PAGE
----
Property auction and "specific performance"

I happened across a property auction in my neighborhood and I was curious what some of the spiel meant.

So could I actually buy this house for $1 if no one else bids?
What is a specific Perfomance Contract and what would that obligate the buyer to do?

Ill send ya the dollar.

We’ll split the profits.

Did you take a look at the “additional Docs”? Maybe they will answer your question.

Last time I looked at one of those, you had to assume a mortgage, so you were only paying a dollar now, but committing to quite a bit.

No additional docs anywhere. I assume it was taken from boilerplate.

In a contract, one may agree to perform a specific act to satisfy the contract – e.g., a musician contracts to perform his music in a particular place at a particular time. Often, breach of such a contract results in a plea for specific performance, rather than monetary compensation, because the performance is unique, and another person can’t do the same job, money or no money.

I haven’t heard of a specific performance contract, as there are many, many contracts that require performance, and I can’t imagine any specific act related to a house sale that can’t be compensated with money. Maybe that angle of assuming the mortgage? Lawyers?

There will certainly be additional documents somewhere, and the statement you quote puts you on notice of the fact. You may have to ask to see them.

IANAUSL, but I am a lawyer in another common-law jurisdiction. I’ve never heard the term “specific performance contract”. My wild guess is that it refers to a contract in which both parties agree that the remedy of specific performance will be available in the event of breach of contract by either of them (thus simplifying any future litigation).

Specific performance is an equitable remedy that is generally not available unless the aggrieved party can show that there is something unique about the subject matter of the bargain such that monetary damages would not fully make the party whole.

As it happens, real property is the casebook example of just such a subject matter. Thus, while a contract to sell, say, a Honda Civic might give rise to a monetary award (on the premise that the aggrieved party could buy some other, interchangeable Honda Civic out on the market). A contract to sell real property (the house on the northwest corner of State and Maple), on the other hand, would give rise to specific performance.

Obviously, real property generally isn’t truly all that unique in most instances, but that’s how it goes.

Stated in simple terms (IANAL), “specific performance” means that the defendant is required to do what the contract says, instead of just paying money as a penalty for not doing it.

And I would disagree with Nametag’s example - normally specific performance is not available as a remedy in a case of breach of contract for personal services - too close to slavery.

This is actually not the reason why SP is not available in personal services. For instance, if Gaga contracted to perform at a venue and then later said “Eff it!” and a court ordered heard to perform as she had voluntarily agreed to, we would not say “ZOMG! Gaga has been enslaved!! Or something very much like it!”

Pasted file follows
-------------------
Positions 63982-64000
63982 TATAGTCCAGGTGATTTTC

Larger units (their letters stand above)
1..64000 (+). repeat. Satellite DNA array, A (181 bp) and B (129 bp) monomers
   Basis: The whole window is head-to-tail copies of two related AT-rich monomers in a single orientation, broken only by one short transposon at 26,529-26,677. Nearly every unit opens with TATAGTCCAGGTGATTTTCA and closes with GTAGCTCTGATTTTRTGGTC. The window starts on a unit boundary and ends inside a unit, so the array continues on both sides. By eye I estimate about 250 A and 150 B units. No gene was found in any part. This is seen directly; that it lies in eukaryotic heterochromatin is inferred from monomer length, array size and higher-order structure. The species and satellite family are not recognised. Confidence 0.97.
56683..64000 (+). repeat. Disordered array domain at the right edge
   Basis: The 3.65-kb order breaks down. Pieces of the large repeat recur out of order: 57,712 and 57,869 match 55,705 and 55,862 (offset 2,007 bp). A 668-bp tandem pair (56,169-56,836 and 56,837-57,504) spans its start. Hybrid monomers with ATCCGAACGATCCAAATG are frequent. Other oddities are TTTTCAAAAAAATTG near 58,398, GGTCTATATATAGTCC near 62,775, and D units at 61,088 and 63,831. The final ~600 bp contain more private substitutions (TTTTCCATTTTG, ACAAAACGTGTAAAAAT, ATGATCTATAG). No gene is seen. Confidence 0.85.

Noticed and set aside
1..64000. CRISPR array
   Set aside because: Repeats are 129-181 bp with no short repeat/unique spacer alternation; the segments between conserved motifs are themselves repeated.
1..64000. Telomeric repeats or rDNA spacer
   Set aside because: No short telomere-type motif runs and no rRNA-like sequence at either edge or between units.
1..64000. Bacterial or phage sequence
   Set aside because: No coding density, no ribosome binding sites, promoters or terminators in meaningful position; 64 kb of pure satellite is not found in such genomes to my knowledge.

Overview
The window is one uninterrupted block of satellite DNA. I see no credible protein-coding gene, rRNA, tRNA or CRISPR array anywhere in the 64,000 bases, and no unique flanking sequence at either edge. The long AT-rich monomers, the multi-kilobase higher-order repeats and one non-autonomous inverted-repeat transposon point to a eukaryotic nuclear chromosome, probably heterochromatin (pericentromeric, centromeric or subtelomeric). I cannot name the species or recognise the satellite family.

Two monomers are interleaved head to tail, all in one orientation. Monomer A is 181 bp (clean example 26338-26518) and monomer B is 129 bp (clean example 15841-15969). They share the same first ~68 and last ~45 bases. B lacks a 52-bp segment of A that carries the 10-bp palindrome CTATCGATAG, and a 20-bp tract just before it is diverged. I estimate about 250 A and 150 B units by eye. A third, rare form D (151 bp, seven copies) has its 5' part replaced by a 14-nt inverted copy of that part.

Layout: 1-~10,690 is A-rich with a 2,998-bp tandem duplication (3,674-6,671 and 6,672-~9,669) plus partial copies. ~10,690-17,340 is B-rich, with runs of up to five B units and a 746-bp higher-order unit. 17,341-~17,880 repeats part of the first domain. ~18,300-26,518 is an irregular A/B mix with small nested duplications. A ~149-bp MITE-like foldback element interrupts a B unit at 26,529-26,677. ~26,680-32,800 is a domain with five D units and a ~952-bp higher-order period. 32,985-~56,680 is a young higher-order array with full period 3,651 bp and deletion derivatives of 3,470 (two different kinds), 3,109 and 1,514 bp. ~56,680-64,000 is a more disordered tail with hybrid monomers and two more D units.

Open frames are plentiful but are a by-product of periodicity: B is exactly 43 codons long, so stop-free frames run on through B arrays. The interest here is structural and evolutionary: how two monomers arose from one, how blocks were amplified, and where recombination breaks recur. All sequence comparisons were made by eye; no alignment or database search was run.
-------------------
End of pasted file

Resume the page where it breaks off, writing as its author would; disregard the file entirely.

Instead, specific performance is only a worthwhile remedy where the performance to be undertaken is largely ministerial in nature and not subject to being rendered in a substandard fashion by an unwilling defendant. Selling real property is an example of this; you either sell it or you don’t, there’s no worry that you won’t sell it like you mean it. Performing music, on the other hand, requires the cooperation of the performer and a court can issue orders until it’s blue in the face, but if Gaga doesn’t want to sing “Bad Romance” well, then she isn’t going to sing it.

Note that I didn’t say SP was available as a remedy, only that it would be sought. (Granted, I was not specific about it because I couldn’t remember the appropriate law, and was too lazy to look it up; I was mainly interested in what the hell anyone could mean by "specific performance contract – as far as I can tell, nearly all contracts could be so described).

I agree with the above posters’ description of ‘specific performance’; it’s a remedy rather than a type of contract. Which makes me think it’s a bit of garbled legalese thrown in by the real estate agent to generate interest in the property for sale.

Oh yeah, the OP. Never heard of it as a contract type, only a lawsuit that happens in breach.

Hey lawyers, suppose I write a contract that says, “The buyer shall be held to specific performance of this contract and no other remedy shall be available in case of breach.” Is that enforceable?

(I think what is really going here is that they are announcing their intent to sue for specific performance if the buyer does not perform. They don’t want someone buying it cheap at auction then deciding they don’t want to bother, and they can afford to pay the damages to make it go away.)

Documents just added. Here’s what it says about the specific performance


I guess it means if your the successful bidder you must buy the house.

Yes. One must do all the due-diligence before bidding. There are no contingencies, and one can’t change their mind for any reason or the deposit is lost. So, do your homework and base your bid price upon what you find.

I purchased a house at a foreclosure auction. I had to do a title search and make arrangements for a mortgage before I bid, which cost me a pretty penny. If I had not been the high bidder, all those expenses would be for nothing. If I had not done my homework, I would not have known about the $7200 in back real estate taxes which were delinquent, and so were reflected in my bid.

Because of the uncertainty, people don’t usually want to go to any expense before bidding unless they really want it. For this reason, houses at auction usually sell for 65% to 85% of fair market value.